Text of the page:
A new integrated breast health clinic staffed entirely by female specialists has opened in Miranda in the lead up to Breast Cancer Awareness Month.
It is only the second such clinic in the world and the first to be staffed entirely by females.
The new clinic was set up by Professor Anand Deva, medical director of Integrated Specialist Health Care - which runs three not-for-profit clinics, including the one in Miranda.
Professor Deva is a plastic, reconstructive and hand surgeon with a special interest in breast cancer.
He said the new clinic operated on the same principle as the Integrated Specialist Health Care model - to provide an affordable, accessible treatment for women to make sure they can be treated quickly, and under the same roof.
The new service was developed in partnership with the state government and offered a unique, rapid-access model to reduce waiting times and anxiety, and provide affordable treatment for breast cancer patients.
"The integrated model allows for patients to undergo imaging and access a surgeon, if required," Professor Deva said.
"The aim is for women to be treated quickly and, most critically, affordably.
"The team at Miranda is all female - GPs, breast care nurses, breast physicians and breast surgeons. It is operated by women, for women."
He said a patient at the clinic would first see a GP who had been specially trained to give breast exams. If needed, they would then be referred for screening and on to a breast surgeon, who they would see within days. The team also includes plastic surgeons trained in breast reconstructions.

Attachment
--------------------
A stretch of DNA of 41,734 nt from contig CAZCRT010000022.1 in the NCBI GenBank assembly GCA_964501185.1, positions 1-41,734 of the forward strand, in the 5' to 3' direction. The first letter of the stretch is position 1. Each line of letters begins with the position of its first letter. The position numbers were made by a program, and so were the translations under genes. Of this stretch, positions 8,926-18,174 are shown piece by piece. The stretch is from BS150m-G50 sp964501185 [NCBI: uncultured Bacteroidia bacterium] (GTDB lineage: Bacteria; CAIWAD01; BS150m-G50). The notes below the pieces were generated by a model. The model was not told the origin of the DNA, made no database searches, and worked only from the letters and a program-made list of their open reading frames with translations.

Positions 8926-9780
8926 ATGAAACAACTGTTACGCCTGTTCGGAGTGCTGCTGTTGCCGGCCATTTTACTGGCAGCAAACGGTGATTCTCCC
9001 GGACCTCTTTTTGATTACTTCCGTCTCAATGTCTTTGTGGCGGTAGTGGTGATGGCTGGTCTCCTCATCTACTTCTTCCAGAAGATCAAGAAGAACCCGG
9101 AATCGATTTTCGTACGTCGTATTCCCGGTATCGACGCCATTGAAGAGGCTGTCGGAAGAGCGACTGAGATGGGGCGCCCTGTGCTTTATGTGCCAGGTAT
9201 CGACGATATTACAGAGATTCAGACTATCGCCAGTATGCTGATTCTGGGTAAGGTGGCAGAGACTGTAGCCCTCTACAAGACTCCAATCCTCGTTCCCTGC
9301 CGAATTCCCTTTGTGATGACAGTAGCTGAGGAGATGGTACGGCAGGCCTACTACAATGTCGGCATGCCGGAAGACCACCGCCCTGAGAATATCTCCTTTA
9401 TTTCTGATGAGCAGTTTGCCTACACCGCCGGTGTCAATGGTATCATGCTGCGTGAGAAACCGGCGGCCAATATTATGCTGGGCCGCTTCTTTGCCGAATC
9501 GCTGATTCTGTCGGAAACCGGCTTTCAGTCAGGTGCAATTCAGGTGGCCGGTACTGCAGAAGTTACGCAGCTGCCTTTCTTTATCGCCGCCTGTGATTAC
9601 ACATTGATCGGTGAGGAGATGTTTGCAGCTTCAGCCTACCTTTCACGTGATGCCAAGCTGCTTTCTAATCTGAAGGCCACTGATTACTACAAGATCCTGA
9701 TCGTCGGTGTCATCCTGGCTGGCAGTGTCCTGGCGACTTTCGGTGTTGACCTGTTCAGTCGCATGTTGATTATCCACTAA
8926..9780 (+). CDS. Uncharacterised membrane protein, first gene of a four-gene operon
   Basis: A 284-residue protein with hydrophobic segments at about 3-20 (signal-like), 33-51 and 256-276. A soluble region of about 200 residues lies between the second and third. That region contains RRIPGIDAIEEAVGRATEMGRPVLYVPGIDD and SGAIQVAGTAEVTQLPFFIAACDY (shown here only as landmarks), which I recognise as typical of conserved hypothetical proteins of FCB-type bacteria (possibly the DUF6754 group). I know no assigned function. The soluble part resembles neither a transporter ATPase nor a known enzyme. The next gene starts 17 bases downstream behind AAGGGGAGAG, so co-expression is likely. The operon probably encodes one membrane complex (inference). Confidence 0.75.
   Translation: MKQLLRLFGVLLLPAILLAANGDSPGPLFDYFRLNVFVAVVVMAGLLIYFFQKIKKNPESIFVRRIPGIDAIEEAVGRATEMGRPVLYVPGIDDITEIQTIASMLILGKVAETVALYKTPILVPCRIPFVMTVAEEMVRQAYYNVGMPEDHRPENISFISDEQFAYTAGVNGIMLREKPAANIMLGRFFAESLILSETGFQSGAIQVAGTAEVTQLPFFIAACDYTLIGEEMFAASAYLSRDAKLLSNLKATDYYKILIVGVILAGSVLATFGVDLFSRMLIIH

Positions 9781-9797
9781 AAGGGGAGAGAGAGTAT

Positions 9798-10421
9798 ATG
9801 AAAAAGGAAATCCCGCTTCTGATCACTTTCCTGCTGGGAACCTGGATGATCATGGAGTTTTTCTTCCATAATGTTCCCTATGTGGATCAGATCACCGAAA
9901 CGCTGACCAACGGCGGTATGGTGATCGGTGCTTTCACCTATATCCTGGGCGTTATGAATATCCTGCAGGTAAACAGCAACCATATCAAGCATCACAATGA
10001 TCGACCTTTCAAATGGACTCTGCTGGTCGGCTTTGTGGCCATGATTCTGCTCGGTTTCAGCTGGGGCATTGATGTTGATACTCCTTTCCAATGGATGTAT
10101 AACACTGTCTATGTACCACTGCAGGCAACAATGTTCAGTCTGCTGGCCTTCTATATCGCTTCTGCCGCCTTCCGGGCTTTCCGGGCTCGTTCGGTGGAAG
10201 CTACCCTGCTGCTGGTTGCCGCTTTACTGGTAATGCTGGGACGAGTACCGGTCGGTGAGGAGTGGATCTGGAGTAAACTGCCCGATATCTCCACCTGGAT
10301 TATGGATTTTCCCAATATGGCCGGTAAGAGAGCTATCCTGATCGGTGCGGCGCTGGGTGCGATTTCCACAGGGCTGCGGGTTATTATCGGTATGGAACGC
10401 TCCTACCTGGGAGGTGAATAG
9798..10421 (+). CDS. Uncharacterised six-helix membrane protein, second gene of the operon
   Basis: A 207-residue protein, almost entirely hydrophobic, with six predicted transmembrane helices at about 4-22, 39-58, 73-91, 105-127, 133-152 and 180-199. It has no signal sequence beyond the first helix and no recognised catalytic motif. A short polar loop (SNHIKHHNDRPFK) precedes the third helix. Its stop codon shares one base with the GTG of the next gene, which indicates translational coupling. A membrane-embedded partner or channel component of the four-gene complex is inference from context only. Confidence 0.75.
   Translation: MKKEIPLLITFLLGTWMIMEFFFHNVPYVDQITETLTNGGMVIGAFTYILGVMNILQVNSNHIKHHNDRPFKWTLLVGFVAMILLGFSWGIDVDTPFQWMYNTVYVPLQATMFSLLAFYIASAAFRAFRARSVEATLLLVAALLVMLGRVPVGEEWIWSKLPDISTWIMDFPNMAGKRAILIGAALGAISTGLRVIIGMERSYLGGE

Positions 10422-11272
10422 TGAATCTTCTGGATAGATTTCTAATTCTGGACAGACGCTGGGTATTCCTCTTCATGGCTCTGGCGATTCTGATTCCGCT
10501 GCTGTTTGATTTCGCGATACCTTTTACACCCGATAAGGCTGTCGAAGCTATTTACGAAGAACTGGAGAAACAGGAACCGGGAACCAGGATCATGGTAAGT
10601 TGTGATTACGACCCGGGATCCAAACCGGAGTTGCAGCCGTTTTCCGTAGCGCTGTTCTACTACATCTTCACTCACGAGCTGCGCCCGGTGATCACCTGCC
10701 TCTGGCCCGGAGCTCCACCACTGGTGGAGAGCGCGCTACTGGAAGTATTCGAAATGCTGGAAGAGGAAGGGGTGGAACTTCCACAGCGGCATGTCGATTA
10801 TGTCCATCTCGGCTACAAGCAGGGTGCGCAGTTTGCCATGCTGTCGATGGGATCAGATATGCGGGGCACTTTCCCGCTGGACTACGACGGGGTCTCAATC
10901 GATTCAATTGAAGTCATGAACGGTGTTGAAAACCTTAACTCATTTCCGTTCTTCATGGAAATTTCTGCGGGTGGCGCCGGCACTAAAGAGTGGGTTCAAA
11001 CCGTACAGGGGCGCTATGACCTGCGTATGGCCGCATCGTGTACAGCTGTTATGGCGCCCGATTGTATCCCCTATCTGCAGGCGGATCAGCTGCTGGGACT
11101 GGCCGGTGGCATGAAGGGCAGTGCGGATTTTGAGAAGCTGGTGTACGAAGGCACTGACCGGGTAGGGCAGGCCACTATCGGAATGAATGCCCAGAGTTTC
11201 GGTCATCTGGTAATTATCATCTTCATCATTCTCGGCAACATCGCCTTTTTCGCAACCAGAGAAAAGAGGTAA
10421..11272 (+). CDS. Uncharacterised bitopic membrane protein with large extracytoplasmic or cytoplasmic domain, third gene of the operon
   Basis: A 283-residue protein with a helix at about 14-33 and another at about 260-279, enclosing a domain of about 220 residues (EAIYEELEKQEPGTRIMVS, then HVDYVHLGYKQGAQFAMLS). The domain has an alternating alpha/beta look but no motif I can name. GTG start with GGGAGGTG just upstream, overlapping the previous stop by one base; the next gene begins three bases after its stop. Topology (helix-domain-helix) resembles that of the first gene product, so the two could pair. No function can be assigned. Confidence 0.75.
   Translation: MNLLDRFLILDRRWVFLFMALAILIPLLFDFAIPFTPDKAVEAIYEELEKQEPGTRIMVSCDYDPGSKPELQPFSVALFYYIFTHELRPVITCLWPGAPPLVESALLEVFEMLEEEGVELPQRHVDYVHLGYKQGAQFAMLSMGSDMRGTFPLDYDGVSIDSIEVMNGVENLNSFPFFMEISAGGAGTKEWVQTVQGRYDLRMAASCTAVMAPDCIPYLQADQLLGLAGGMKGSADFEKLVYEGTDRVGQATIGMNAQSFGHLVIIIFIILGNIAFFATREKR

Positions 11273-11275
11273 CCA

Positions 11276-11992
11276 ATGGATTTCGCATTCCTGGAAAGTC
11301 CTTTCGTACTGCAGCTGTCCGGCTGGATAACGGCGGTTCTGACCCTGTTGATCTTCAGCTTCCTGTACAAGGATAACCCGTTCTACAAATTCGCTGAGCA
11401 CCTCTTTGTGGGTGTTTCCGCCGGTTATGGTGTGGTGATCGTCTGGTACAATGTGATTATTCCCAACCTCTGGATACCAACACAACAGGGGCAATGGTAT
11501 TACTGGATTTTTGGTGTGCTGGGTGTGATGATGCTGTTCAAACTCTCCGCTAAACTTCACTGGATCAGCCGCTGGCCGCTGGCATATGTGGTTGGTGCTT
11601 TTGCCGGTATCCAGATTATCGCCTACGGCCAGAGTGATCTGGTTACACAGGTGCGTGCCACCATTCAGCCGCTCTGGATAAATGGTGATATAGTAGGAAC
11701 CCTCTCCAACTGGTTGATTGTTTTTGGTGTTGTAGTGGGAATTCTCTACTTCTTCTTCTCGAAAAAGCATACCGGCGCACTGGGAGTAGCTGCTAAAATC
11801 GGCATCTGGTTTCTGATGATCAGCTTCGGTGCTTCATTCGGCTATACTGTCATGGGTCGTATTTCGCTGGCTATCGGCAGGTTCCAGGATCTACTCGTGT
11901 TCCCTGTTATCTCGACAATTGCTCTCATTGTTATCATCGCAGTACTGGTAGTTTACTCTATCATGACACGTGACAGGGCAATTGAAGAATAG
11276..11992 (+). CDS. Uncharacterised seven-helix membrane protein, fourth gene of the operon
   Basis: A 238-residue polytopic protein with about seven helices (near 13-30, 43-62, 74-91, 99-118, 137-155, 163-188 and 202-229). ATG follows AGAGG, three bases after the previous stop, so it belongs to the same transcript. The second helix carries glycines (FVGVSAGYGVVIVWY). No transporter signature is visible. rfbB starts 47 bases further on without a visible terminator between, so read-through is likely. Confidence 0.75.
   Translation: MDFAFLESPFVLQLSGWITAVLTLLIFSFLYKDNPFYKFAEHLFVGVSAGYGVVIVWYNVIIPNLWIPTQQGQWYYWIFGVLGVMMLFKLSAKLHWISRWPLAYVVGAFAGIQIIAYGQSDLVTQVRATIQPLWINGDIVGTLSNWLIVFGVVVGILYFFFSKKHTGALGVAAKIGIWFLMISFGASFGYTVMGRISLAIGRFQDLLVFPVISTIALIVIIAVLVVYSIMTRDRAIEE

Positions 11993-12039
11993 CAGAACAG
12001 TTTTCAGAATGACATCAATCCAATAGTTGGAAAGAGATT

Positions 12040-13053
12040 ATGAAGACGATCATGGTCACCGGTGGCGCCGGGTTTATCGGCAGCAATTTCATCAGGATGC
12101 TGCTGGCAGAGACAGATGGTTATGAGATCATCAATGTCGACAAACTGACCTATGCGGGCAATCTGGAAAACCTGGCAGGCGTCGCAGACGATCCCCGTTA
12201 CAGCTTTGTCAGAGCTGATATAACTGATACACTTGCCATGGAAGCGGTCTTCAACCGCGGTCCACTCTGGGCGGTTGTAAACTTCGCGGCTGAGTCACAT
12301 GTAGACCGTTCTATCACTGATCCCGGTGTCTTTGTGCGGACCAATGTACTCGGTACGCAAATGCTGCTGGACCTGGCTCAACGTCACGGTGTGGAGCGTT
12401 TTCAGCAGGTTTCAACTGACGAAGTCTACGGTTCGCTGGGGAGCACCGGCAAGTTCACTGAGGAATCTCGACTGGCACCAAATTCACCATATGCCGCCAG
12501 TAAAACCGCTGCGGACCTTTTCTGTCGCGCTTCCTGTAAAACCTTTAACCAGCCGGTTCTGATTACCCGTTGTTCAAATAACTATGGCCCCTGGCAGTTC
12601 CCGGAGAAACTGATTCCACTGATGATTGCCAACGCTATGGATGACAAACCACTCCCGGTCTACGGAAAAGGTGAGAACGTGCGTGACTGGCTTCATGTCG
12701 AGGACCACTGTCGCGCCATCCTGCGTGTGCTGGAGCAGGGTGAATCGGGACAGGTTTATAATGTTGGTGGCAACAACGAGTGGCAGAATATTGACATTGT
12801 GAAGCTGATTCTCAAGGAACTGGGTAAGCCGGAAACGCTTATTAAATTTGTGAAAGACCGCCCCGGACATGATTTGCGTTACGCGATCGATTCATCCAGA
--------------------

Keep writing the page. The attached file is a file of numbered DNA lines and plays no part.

Professor Deva said the aim was to "close the loop" and reduce anxiety for women by having all the specialists under one roof.
He had also been able to secure an arrangement with I-MED, which is located in the same buidling, to perform lower cost medical imaging on patients referred from the clinic.
Figures show more than 18,000 Australians are diagnosed with breast cancer each year.
If the diagnosis is made early, more than 80 per cent will have a good outcome.
With one in eight Australian women developing breast cancer in their lifetime, regular surveillance and early detection are considered the keys to a good outcome.
The clinic is open to anyone, whether they have noticed a lump or change in their breast tissue or just want to have a check-up. No referral is needed.
Anyone who has a family history of breast or ovarian cancer, has a breast lump, is experiencing breast pain or nipple change or discharge, or any other symptoms in the breast area, or is aged over 40, is urged to book in for a check-up.
The clinic provides same-day diagnostic services, with patients able to review their initial test results with a clinician before leaving the clinic. If suspicious, or urgent, results can be given within a week.
If there is a problem detected, a fast-track referral can be made to one of the clinic's breast surgeons if required.
He said having all physicians, surgeons and radiologists under the one roof meant "everything happens automatically" and the multi-disciplinary team are able to work together to come up with the best approach for patients.
Details: Phone 9525 2340 or click here.